Sun shines on Apprentice Boys celebrations in Londonderry

Apprentice Boys in their thousands took part in this year’s Relief of Derry celebration on Saturday.

Two newly formed clubs took part for the first time – one from Kent in the south of England and the other, a new Browning Club from Dundonald.

Standard bearers lead the annual Apprentice Boys of Derry parade Picture Martin McKeown

Standard bearers lead the annual Apprentice Boys of Derry parade Picture Martin McKeown

Both were officially presented with their new Charter in the past year and as a result their members can now parade as branch clubs in their own right rather than walking with other branches.

This year 145 bands were engaged to take part, providing the music for the 250 Apprentice Clubs which put on an amazing display of colour and pageantry.

Last week there were fears that the day would be a washout due to Hurricane Bertha which was heading across the Atlantic Ocean, but in the end the day was blessed with bright sunshine, much to the relief of all.

The general secretary of the Apprentice Boys, Billy Moore, had appealed for traders to remain open during the celebrations and many of the cafes and public houses did so, along with a number of retail outlets. The latter did a roaring trade as spectators and Apprentice Boys stopped in for refreshments and to spend time out of the warm summer sun.

One enterprising church on Carlisle Road even set up a marquee and served teas to spectators.

According to the general secretary up to 8,000 members of the Association paraded, marking the 300th anniversary of the formation of the Association of Apprentice Boys Clubs. Dotted throughout the parade were Apprentices in period costume, representing some of the characters that would have been a daily part of Siege life, all of which added to the colour and spectacle of the anniversary.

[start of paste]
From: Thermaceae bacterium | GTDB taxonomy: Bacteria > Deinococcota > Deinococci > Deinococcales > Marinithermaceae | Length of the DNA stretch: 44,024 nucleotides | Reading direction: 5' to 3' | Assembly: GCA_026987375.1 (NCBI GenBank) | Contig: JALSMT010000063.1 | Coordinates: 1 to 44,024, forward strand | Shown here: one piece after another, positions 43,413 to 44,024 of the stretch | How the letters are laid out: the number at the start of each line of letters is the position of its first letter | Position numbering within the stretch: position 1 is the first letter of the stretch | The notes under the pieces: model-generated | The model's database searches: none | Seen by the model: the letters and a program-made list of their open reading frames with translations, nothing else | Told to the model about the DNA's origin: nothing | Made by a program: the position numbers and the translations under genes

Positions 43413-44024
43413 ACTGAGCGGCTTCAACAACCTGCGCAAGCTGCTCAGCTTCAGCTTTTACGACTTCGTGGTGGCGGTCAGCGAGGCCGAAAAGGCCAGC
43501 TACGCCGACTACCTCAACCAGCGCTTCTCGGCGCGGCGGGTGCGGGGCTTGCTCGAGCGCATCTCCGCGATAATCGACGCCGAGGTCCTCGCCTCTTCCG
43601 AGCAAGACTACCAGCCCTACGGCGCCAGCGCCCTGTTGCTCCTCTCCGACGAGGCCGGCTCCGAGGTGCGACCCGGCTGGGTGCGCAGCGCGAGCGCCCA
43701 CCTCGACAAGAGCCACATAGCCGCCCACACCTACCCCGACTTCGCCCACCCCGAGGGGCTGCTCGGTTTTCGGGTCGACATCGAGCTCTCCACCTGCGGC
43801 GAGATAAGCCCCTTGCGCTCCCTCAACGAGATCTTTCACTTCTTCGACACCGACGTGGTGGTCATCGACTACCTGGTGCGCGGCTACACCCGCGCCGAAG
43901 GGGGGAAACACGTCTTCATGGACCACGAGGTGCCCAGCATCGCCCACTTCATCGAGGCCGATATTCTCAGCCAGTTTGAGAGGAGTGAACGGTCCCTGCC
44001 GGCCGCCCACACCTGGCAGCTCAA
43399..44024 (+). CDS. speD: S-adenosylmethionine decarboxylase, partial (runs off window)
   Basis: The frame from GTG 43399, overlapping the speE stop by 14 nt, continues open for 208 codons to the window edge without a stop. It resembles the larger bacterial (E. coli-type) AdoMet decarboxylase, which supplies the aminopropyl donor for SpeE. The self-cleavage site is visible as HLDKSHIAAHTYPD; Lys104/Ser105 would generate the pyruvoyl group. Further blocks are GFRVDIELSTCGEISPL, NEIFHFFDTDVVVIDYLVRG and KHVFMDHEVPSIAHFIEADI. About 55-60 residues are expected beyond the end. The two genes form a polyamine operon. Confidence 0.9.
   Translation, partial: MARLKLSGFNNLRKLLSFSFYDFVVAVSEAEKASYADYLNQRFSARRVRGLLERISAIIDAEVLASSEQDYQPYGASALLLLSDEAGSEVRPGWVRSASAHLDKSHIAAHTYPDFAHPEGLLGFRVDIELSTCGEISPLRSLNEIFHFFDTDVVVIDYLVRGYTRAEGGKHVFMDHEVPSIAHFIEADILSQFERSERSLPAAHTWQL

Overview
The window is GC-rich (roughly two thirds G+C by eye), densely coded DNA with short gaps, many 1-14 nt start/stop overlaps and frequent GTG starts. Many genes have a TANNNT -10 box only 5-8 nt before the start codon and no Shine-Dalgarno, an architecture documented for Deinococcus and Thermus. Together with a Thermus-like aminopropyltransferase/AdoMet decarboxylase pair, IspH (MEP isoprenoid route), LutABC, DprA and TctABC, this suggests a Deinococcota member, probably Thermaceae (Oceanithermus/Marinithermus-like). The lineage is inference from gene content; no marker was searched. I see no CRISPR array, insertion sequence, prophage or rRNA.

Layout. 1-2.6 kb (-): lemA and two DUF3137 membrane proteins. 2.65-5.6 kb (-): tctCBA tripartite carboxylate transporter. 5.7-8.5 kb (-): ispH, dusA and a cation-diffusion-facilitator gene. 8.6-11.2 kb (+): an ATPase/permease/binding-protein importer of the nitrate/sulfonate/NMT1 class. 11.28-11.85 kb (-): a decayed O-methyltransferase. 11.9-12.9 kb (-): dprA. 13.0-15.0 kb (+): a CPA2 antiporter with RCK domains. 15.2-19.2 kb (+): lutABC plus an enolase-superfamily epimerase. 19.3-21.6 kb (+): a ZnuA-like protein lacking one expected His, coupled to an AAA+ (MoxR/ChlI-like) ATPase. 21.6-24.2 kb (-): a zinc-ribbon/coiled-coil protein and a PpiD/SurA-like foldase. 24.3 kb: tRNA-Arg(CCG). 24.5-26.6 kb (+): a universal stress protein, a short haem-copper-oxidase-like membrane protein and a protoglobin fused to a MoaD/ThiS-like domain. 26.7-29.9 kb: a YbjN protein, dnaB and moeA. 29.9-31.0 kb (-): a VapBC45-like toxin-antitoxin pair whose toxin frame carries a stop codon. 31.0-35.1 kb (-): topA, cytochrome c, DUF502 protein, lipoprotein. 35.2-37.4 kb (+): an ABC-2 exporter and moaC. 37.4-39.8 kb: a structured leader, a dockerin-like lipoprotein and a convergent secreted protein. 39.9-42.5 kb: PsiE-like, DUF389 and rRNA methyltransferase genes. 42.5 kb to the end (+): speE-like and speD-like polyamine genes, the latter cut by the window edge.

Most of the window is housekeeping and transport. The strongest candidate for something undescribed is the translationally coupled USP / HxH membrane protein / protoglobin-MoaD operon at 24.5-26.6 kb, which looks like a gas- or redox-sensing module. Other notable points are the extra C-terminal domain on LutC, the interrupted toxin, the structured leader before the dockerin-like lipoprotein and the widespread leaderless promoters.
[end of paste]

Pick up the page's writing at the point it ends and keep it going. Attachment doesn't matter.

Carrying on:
As is traditional, prior to the main parade at 12.30pm, the Crimson Players staged their ‘Relief of Derry’ pageant at Carlisle Square at 12pm, which featured some pyrotechnics in the form of cannon fire and muskets being discharged to repel the Jacobite forces and send messages to the crew on board the Mountjoy and Phoenix, moored in the River Foyle. Cheers greeted the breaking of the boom, the arrival of the Mountjoy and Phoenix and the end of the 105-day siege.

The festivities got under way at 9.30am with the ABOD Parent Clubs parading in the town. At 10am a floral tribute was left at the War Memorial, and the Apprentices attended a religious service at St Columb’s Cathedral at 10.30am.

After the pageant Apprentice Boys and bands streamed across the Craigavon Bridge for the traditional parade which took the Apprentices and the bands around the walls and city centre. After a well-earned break, the return parades formed up at 5pm.

The policing operation for the day, while visible, was low-key and there were no reports of any incidents up to and including the late afternoon.

• In Monday’s News Letter, four pages of pictures and coverage